Fortunately I think I can keep one machine as development primarily and then check out the “user experience” on another machine, make sure things work the way I expected them to.

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I admit I may have to reset master once or twice for this to work :wink:



My git workflow:

I basically setup my git working directory under the “Pristine Packages” subdirectory as "Pristine Packages/<MY_WORKING_PACKAGE_DIR_NAME> and use a small script to continuously add a symlink to the Sublime Packages directory which works nicely to cause Sublime to notice the changes.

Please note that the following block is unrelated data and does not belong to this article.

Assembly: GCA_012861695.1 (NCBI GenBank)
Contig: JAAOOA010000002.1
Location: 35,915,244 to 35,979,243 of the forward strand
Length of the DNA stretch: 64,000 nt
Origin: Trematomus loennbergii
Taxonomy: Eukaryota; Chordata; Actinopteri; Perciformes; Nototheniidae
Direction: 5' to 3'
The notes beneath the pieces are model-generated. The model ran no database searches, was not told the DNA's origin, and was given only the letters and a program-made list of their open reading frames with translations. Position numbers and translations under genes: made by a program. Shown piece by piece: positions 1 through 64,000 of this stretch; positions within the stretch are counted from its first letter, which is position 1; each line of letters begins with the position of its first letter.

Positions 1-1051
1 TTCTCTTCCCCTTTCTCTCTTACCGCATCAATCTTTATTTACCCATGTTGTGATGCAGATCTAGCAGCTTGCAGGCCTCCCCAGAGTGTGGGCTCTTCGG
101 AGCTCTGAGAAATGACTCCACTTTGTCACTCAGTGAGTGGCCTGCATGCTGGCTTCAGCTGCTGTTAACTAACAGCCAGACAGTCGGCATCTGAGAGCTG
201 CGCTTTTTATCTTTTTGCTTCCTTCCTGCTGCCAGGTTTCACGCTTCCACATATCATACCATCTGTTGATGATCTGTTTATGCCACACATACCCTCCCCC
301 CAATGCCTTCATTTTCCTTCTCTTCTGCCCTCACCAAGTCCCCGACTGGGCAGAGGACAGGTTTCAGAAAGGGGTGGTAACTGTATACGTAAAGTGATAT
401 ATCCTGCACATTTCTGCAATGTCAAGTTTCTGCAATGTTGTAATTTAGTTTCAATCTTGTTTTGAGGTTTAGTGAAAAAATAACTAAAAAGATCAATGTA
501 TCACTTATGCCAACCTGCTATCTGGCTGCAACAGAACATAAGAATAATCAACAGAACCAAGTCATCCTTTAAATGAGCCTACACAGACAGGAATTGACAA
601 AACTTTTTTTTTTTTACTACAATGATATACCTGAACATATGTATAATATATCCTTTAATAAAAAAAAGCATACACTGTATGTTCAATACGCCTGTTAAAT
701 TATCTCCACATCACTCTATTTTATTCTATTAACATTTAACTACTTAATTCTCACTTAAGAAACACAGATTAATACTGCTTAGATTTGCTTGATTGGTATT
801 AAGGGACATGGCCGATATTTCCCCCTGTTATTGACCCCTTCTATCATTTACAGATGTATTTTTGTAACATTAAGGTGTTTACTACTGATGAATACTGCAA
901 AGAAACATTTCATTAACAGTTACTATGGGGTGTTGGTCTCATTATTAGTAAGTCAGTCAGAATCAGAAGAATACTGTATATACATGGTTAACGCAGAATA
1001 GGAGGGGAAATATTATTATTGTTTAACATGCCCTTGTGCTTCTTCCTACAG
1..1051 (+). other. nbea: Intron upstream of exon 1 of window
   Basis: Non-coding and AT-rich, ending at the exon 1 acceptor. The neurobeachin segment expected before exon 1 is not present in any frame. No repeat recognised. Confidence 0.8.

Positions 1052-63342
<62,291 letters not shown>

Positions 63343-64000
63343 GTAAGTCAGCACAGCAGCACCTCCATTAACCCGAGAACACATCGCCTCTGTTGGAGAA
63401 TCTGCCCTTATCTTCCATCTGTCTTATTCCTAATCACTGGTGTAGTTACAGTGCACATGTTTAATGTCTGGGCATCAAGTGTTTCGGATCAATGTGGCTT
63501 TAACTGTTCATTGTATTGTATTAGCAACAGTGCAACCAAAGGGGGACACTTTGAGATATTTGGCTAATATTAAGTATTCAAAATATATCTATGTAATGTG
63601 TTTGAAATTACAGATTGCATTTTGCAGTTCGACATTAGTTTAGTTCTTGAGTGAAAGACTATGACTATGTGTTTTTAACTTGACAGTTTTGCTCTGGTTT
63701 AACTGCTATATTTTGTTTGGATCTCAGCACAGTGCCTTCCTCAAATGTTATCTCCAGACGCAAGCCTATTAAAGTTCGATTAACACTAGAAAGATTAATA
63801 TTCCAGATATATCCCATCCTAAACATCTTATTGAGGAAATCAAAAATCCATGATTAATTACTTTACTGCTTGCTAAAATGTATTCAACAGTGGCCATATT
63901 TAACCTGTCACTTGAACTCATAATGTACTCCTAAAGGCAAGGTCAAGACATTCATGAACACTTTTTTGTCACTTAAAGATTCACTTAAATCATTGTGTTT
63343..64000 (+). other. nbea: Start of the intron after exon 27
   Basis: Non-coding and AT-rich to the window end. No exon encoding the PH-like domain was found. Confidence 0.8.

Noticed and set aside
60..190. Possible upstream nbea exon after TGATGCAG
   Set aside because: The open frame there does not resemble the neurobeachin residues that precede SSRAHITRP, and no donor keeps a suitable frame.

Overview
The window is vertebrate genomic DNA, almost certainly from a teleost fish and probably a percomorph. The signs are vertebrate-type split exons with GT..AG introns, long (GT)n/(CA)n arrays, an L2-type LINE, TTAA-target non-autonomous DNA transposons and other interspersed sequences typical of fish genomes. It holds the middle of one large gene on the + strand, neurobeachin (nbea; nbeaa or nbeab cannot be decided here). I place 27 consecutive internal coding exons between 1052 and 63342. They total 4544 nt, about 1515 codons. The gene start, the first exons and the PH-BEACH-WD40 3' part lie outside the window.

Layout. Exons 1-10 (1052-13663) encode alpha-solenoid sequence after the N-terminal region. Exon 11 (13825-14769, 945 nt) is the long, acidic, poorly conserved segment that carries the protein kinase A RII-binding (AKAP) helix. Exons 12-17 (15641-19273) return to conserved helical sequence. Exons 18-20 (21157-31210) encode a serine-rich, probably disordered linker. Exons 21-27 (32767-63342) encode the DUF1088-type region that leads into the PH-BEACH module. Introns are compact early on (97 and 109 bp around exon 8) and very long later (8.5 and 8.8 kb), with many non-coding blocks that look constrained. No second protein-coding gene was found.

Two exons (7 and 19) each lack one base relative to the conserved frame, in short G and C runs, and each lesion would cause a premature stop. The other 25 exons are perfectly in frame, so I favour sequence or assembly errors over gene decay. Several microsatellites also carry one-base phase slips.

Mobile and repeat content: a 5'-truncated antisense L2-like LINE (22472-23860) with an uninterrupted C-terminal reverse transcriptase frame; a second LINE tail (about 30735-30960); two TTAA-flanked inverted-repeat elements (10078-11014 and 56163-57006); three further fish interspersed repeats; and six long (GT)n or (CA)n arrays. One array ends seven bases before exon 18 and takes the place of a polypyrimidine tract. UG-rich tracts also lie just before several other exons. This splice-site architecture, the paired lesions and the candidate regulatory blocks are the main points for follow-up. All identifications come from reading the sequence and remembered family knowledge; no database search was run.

I came to this thread while hitting my own head during writing my own Sublime plugin for the first time. Hopefully the info helps some others.



This is a most useful thread (even if old), and I hope people will keep adding their tips here.

I just wanted to drop a quick tip regarding cloning the repository with a different name in the packages folder. Don’t forget that you don’t need to clone and rename, since Git allows to clone directly with a custom name:

git clone <RepoURL> <DestinationDirectory>

I was hoping to use symlinks in the packages/ folder, so that I could have ST3 read the package from another folder elsewhere, as if it was inside the packages/ folder. But, from what I’ve read so far in the forum, it seems that this doesn’t work too well under Windows OS, due to limitation on how the OS handles folder update notifications via symlinks.